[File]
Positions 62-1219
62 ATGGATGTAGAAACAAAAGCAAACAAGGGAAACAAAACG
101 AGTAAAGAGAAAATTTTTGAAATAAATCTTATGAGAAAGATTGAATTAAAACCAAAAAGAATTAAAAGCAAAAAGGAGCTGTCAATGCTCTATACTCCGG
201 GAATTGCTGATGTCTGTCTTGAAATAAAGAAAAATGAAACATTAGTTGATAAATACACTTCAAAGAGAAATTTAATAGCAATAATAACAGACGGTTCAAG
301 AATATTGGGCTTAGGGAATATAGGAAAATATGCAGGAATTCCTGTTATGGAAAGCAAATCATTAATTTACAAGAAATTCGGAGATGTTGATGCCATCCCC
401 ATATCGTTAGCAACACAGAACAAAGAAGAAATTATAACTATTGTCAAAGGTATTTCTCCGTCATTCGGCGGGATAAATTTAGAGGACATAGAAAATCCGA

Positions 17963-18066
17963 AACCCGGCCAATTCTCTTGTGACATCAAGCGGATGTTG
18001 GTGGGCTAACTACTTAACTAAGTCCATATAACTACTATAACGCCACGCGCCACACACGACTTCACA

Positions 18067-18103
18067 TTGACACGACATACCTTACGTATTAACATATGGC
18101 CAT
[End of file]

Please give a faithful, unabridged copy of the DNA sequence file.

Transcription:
Positions 62-1219
62 ATGGATGTAGAAACAAAAGCAAACAAGGGAAACAAAACG
101 AGTAAAGAGAAAATTTTTGAAATAAATCTTATGAGAAAGATTGAATTAAAACCAAAAAGAATTAAAAGCAAAAAGGAGCTGTCAATGCTCTATACTCCGG
201 GAATTGCTGATGTCTGTCTTGAAATAAAGAAAAATGAAACATTAGTTGATAAATACACTTCAAAGAGAAATTTAATAGCAATAATAACAGACGGTTCAAG
301 AATATTGGGCTTAGGGAATATAGGAAAATATGCAGGAATTCCTGTTATGGAAAGCAAATCATTAATTTACAAGAAATTCGGAGATGTTGATGCCATCCCC
401 ATATCGTTAGCAACACAGAACAAAGAAGAAATTATAACTATTGTCAAAGGTATTTCTCCGTCATTCGGCGGGATAAATTTAGAGGACATAGAAAATCCGA

Positions 17963-18066
17963 AACCCGGCCAATTCTCTTGTGACATCAAGCGGATGTTG
18001 GTGGGCTAACTACTTAACTAAGTCCATATAACTACTATAACGCCACGCGCCACACACGACTTCACA

Positions 18067-18103
18067 TTGACACGACATACCTTACGTATTAACATATGGC
18101 CAT